Before the Enlightenment, and before the imperialism of the later eighteenth century, how did European readers find out about the varied cultures of Asia? Orientalism in Louis XIV's France presents a history of Oriental studies in seventeenth-century France, revealing the prominence within the intellectual culture of the period that was given to studies of Arabic, Persian, Turkish, and Chinese texts, as well as writings on Mughal India. The Orientalist writers studied here produced books that would become sources used throughout the eighteenth century. Nicholas Dew places these scholars in their own context as members of the "republic of letters" in the age of the scientific revolution and the early Enlightenment.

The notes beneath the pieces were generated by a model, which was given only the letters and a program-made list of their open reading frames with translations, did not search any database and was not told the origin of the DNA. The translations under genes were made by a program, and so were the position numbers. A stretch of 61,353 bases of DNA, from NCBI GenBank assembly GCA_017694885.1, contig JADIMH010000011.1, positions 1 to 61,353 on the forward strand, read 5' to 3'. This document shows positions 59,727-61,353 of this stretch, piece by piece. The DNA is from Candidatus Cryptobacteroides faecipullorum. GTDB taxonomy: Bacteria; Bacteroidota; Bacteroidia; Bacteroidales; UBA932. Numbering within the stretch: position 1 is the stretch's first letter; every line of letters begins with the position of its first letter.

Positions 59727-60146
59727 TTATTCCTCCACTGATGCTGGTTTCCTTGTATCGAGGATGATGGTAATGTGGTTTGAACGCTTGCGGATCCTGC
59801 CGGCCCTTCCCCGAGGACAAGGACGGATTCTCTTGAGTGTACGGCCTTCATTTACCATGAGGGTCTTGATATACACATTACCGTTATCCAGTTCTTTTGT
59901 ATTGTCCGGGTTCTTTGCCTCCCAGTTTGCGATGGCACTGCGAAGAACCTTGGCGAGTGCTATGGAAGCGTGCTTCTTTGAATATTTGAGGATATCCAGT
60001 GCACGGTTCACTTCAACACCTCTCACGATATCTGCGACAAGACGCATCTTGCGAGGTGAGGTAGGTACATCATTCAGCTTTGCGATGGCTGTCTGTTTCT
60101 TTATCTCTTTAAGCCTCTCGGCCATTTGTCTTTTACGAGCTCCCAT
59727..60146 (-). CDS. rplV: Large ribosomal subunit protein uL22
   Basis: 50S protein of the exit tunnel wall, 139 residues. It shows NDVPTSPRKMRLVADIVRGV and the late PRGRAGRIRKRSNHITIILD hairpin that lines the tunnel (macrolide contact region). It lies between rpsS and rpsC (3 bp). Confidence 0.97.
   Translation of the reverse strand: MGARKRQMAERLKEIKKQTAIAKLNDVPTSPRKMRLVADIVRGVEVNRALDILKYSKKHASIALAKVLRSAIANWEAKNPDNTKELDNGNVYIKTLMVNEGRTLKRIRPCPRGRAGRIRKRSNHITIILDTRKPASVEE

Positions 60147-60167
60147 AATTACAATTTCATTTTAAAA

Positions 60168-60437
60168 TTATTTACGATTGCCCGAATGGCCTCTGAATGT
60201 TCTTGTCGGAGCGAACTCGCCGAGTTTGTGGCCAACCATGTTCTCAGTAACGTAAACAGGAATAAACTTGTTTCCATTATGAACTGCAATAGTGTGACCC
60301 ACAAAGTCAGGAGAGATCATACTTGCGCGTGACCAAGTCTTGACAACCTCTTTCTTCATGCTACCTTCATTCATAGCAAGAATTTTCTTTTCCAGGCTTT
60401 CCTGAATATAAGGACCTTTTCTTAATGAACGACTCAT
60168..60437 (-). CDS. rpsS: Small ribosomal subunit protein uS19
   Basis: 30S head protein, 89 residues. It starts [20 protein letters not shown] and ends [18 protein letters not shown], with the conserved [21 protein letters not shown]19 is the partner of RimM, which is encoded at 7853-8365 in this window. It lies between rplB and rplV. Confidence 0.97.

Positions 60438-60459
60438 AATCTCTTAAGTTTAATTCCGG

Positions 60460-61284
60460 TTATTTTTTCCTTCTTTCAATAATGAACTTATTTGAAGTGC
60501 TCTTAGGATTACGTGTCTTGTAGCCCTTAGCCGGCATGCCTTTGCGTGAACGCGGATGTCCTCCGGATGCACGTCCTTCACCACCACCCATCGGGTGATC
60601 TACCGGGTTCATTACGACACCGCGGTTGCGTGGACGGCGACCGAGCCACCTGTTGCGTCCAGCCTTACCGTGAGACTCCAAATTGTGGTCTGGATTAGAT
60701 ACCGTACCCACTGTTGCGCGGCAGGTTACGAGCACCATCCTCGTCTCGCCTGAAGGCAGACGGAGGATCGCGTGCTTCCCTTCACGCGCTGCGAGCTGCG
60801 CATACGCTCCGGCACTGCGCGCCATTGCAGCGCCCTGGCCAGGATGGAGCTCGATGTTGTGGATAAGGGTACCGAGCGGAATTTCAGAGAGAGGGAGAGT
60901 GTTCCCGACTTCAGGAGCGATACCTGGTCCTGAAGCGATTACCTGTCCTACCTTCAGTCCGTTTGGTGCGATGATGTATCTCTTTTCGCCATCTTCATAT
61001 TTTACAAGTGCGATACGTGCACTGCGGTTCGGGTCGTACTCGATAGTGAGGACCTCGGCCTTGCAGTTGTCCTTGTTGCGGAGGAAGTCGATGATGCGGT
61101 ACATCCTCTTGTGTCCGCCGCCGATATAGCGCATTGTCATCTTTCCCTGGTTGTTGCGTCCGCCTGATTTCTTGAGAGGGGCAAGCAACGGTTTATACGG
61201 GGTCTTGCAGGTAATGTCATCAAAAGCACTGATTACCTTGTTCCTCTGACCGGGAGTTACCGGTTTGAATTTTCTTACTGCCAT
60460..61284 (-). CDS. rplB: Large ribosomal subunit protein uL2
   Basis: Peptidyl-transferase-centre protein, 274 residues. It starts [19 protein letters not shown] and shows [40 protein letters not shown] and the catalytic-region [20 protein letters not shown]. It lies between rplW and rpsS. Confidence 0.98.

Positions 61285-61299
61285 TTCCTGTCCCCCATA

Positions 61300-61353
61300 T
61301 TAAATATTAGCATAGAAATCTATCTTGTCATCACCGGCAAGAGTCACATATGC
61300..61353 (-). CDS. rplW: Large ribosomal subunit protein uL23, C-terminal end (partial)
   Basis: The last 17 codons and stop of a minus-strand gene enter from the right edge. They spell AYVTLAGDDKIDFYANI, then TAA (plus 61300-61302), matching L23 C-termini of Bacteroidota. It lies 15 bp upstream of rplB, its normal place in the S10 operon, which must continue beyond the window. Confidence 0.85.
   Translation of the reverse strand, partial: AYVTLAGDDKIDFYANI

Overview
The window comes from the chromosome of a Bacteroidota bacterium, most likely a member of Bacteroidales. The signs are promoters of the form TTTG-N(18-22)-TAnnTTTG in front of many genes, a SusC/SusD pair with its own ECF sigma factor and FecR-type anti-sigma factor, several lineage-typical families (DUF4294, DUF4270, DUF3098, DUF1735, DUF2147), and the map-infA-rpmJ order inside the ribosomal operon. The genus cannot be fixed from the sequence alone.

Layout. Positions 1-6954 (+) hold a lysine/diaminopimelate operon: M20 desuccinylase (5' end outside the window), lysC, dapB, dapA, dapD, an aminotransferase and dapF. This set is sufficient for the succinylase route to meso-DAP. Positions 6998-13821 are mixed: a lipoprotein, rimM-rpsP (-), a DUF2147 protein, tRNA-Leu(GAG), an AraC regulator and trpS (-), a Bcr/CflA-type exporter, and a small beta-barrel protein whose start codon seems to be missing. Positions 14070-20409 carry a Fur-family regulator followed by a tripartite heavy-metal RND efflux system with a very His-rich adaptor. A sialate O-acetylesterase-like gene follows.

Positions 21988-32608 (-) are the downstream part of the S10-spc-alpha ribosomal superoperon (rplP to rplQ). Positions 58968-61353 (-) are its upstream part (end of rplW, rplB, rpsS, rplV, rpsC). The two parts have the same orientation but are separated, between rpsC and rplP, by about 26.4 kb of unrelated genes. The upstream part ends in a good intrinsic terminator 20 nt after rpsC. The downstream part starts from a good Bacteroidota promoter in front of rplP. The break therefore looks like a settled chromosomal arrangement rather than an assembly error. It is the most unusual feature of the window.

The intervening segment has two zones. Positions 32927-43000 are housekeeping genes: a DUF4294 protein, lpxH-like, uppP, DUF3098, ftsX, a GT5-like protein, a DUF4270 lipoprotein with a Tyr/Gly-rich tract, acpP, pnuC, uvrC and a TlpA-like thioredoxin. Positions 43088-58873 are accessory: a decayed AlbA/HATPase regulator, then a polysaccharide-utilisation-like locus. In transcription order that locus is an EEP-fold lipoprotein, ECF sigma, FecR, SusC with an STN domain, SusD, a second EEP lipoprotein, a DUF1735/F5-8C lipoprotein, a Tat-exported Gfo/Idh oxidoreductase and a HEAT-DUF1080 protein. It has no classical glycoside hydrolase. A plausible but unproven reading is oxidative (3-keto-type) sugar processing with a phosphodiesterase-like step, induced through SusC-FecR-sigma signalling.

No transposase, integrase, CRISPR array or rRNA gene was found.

About the Author
Nicholas Dew is Assistant Professor of History at McGill University, in Montreal. He is the co-editor, with James Delbourgo, of Science and Empire in the Atlantic World (Routledge, 2008).
Table of Contents
Introduction: Baroque Orientalism
1. Barthélemy d'Herbelot and the place of Oriental learning
2. 'Toutes les curiosités du monde': the geographic projects of Melchisédech Thévenot
3. The double eclipse: François Bernier's geography of knowledge
4. The making of d'Herbelot's Bibliothèque orientale
5. Printing Confucius in Paris